# Selection of Turbulent Model

Submitted by ken on February 4, 2014 - 09:26

Is there a single document where I can get a one or two sentence explanation of the best application of each of these 17 turblence models available to me. I have rummaged around the internet and things are too dispersed between these models. I am looking for information under which each would be applied rather than a technical description of its derivation. Surely there are subtile differences between similar models and some differences may tied to computation time rather than the application.

Thanks

## Turbulence modeling is a complex field

Turbulence modeling is a complex field. Trying to strike a balance between accuracy and computational efficiency has given rise to a relatively large number of different turbulence models. For more details see "RANS-based turbulence models". There is no definitive list to match turbulence models to applications.

In Caedium the default turbulence model is

k-omega SSTwhich is considered to be a relatively robust, accurate, and efficient model for a wide range of applications. Unless you are seeing results that call this into question I would suggest you stick with this model. Before considering a different turbulence model first remember that poor results are often due to:Also note that using wall functions (as for the majority of turbulence models in Caedium), to avoid extremely fine near wall meshes, requires that the y+ values be in the range 30-300 for the best results.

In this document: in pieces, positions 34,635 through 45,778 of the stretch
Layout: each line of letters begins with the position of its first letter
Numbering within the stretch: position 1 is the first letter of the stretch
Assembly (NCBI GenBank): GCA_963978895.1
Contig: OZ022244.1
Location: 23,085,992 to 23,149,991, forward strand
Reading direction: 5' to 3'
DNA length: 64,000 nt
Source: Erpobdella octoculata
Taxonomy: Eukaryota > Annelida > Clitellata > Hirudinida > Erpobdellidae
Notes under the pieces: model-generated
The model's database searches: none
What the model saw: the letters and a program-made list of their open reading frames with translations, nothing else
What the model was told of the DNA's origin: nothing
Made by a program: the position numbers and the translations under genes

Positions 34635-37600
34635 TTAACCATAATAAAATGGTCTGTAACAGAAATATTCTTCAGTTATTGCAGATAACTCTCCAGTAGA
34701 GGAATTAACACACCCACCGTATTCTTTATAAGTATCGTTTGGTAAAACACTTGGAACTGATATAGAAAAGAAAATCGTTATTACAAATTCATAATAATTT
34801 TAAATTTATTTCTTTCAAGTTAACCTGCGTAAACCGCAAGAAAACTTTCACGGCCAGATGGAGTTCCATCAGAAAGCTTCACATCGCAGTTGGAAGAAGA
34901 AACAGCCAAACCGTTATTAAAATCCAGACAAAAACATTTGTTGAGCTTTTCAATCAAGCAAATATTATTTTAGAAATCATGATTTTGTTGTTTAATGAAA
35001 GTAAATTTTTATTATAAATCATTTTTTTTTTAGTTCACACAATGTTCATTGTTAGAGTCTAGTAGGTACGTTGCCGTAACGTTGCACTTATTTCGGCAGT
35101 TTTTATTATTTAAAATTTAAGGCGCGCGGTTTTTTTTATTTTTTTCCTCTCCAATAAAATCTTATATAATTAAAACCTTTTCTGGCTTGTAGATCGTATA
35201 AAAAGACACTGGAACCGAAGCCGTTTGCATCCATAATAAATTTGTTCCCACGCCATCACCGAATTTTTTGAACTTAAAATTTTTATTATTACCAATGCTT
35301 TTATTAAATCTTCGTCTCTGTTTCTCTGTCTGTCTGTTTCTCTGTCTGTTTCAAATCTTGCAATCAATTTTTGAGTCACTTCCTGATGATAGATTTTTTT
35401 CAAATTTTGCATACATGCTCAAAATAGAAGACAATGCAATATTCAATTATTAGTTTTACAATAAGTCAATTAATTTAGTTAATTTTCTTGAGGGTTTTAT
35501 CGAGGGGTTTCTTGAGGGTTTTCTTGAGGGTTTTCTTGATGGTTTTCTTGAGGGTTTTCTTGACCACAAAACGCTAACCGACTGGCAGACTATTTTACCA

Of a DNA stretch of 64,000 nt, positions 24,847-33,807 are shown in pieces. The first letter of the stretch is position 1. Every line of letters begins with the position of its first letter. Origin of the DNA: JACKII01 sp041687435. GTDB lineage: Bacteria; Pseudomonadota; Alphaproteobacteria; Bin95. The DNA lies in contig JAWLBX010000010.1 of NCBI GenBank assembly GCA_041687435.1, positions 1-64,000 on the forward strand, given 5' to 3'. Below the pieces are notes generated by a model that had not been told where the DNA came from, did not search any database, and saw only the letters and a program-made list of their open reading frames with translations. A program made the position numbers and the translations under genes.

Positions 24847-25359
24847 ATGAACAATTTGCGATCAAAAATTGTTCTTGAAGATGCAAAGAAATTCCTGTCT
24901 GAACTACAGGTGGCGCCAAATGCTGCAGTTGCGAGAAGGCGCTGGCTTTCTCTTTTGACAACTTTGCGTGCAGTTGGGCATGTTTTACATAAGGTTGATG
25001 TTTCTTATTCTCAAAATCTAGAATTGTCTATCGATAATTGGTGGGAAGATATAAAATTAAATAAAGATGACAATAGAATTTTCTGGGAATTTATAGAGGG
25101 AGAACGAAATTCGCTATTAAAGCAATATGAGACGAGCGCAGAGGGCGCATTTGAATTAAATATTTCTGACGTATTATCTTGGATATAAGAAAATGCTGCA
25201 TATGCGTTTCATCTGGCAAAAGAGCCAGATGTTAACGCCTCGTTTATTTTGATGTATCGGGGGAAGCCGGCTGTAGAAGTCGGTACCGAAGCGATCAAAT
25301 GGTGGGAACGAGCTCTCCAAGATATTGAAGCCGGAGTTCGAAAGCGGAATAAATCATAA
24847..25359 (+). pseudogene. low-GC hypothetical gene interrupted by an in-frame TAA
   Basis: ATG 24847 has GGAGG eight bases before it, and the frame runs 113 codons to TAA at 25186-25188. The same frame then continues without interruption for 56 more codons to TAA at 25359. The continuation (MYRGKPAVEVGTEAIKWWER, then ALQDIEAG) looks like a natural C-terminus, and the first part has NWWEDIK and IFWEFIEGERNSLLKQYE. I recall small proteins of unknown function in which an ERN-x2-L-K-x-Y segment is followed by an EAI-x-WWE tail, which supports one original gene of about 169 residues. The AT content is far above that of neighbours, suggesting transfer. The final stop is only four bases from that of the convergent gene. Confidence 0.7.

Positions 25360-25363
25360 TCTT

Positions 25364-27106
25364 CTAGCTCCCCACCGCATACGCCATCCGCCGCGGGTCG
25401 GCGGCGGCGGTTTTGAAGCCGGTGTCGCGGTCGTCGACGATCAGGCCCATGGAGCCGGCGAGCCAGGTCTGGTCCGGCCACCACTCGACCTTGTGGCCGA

Independent of the turbulence model to improve accuracy, sometimes at the expense of robustness, you can try:

Substance->Solver->Schemes->Divergence = Linear UpwindPhysics:Wall->Type:Default->nut = U Spalding Wall FunctionIf you know that the fluid flow is likely to be entirely laminar due to the Reynolds number (e.g., in a pipe flow with Re < 2300) then you should switch the turbulence model to

Laminar.If you'd like to try another widely used and reliable turbulence model then I'd suggest the

Realizable k-epsilon.## thanks for the advice... very

thanks for the advice... very helpful